A special investigation into union political spending, dubbed the American Worker Project, was chaired by Rep. Peter Hoekstra (R-Mich.) and organized in coordination with outside groups -- including the Koch brothers' Citizens for a Sound Economy, a precursor organization to their Americans for Prosperity. An article from National Journal's CongressDaily dated Feb. 9, 1998, raised questions about the role CSE played in setting up some of the committee's events outside Washington, though an official with the group would not say how much money it spent on the effort.
This was also the beginning of congressional Republican support for the proposed Paycheck Protection Act. The legislation -- pushed at the federal and state levels -- would require unions to obtain written authorization from individual dues-paying members to spend their money on political activity and would almost certainly lead to a drop in available funds. Currently, union members must opt out if they do not want their dues to go to political activity.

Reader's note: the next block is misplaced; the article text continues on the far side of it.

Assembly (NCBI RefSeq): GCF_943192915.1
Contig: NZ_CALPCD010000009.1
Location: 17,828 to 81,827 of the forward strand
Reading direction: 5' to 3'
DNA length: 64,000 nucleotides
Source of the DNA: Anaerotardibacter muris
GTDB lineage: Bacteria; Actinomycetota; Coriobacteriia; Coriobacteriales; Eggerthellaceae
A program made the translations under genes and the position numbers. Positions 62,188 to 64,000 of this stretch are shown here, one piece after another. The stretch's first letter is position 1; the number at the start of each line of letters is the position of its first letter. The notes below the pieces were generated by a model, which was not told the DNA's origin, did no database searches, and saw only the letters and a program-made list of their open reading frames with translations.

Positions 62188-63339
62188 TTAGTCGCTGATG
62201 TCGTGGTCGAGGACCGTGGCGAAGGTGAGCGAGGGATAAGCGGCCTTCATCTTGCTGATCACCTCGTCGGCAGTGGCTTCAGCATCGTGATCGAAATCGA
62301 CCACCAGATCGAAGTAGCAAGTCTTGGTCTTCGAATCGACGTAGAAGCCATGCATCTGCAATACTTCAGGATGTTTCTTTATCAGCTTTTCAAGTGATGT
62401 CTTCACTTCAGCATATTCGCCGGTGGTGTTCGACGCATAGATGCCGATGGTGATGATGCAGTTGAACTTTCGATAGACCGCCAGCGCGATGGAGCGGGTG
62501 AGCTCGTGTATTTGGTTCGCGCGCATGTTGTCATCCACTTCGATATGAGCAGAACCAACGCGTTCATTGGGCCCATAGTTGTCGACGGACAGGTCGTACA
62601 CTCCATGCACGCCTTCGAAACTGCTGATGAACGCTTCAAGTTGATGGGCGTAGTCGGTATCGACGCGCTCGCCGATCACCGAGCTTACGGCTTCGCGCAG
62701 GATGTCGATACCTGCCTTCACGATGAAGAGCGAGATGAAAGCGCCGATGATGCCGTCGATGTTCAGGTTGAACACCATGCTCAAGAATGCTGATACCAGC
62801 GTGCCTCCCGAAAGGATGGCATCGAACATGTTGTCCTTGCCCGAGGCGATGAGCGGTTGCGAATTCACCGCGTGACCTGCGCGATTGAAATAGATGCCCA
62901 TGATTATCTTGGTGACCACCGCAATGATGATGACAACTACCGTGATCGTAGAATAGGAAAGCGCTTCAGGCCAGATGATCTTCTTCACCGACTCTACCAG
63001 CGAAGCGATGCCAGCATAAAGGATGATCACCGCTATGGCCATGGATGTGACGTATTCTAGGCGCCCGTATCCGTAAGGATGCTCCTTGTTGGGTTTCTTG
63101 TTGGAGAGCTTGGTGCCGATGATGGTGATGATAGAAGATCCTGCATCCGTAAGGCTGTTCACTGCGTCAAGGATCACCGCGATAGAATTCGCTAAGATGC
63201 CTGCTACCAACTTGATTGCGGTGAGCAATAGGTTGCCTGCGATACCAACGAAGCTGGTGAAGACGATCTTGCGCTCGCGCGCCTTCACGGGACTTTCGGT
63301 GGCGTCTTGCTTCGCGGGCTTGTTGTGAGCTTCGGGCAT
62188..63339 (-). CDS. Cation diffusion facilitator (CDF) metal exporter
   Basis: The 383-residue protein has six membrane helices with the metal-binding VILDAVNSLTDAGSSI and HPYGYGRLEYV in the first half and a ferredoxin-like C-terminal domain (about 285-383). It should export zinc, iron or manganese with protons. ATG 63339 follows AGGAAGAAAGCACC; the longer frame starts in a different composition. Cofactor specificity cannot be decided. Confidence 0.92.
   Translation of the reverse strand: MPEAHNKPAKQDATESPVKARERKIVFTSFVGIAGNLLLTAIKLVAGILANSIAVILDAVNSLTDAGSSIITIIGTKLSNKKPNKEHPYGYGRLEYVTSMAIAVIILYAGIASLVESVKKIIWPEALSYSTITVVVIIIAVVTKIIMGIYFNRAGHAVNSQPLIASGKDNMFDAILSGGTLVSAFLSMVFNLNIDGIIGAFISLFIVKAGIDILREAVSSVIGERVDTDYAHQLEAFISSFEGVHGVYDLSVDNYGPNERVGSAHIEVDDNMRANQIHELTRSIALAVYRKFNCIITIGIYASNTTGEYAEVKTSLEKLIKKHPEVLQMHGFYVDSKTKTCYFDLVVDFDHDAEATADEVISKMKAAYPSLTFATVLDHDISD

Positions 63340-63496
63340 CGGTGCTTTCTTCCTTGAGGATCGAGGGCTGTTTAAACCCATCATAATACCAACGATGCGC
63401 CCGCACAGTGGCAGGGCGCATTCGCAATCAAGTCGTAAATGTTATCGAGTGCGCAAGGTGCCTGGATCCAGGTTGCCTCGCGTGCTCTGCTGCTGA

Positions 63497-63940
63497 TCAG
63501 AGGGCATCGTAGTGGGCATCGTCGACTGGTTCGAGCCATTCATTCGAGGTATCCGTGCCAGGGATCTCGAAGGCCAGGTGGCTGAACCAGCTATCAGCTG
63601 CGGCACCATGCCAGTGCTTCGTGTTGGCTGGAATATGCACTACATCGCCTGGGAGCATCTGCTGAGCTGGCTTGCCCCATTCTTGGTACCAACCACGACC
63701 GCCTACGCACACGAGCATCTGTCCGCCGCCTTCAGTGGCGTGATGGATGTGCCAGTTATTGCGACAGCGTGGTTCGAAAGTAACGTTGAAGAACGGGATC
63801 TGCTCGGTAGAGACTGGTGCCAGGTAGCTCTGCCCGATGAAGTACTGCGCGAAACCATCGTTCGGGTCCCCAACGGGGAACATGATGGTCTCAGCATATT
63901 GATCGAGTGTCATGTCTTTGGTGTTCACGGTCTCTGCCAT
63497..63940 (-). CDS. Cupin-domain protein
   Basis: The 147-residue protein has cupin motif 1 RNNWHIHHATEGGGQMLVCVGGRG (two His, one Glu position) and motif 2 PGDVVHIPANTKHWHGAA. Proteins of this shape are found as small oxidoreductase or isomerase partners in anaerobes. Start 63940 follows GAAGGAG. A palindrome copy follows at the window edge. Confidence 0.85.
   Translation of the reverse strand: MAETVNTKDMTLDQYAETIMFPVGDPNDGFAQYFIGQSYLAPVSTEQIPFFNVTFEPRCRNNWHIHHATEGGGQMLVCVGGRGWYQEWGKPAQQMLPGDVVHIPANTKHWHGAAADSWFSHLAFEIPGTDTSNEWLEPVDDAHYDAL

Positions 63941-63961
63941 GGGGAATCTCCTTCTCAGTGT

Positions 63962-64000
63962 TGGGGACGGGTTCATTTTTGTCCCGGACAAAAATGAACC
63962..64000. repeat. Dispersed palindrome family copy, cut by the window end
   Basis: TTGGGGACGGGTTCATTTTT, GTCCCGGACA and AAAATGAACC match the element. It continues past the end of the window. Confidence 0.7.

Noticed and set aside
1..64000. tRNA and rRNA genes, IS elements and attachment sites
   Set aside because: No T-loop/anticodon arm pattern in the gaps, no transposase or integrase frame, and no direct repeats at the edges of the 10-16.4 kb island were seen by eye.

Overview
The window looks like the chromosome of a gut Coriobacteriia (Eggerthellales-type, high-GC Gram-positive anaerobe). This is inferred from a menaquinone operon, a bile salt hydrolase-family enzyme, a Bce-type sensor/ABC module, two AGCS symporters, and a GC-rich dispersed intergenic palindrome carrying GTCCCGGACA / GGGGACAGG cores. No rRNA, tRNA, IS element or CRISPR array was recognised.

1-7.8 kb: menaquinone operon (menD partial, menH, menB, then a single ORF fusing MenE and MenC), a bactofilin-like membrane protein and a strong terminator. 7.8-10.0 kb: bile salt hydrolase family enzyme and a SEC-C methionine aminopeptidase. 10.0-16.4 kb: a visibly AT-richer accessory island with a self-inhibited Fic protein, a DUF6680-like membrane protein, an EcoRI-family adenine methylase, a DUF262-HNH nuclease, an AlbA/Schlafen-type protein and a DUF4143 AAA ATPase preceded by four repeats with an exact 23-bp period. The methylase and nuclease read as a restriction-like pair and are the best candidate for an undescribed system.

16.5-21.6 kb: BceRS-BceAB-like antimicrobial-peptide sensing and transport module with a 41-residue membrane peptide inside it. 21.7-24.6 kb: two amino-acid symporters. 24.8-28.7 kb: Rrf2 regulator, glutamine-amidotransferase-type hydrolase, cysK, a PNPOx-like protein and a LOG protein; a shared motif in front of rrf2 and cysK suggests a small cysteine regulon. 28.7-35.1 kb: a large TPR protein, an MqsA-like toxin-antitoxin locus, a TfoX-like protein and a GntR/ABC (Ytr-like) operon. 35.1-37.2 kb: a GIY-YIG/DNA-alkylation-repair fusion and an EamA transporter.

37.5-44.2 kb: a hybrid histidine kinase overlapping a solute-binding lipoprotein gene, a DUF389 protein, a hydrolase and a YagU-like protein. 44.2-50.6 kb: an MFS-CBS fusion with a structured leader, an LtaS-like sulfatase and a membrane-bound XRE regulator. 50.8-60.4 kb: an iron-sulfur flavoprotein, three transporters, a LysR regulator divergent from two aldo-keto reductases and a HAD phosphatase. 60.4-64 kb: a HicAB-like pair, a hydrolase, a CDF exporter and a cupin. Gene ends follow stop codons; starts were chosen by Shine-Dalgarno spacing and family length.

In the 1998 elections, Republicans attacked Democrats like Rep. Leonard Boswell (Iowa) as hailing from the "Labor-Democrat Party" -- a formulation similar to Reid's current criticism of the Koch-Republican agenda.
GOP attacks on unions and their contributions to Democrats continued. During debate over the creation of the Department of Homeland Security in 2002, Republicans insisted on adding a provision allowing President George W. Bush to waive established personnel rules for the new department, thereby undercutting the public employees union. When Democrats opposed this measure, Republicans said they had been bought by the unions and circulated labor's fundraising numbers to reporters.
"I question their judgment putting special interest politics above the common good," Rep. Lindsey Graham (R-S.C.), then running for a Senate seat, said about Senate Democrats and his Democratic opponent Alex Sanders.
More recently, Republicans in state capitols across the country have sought to crush public and private unions to both aid business and empty Democratic Party coffers.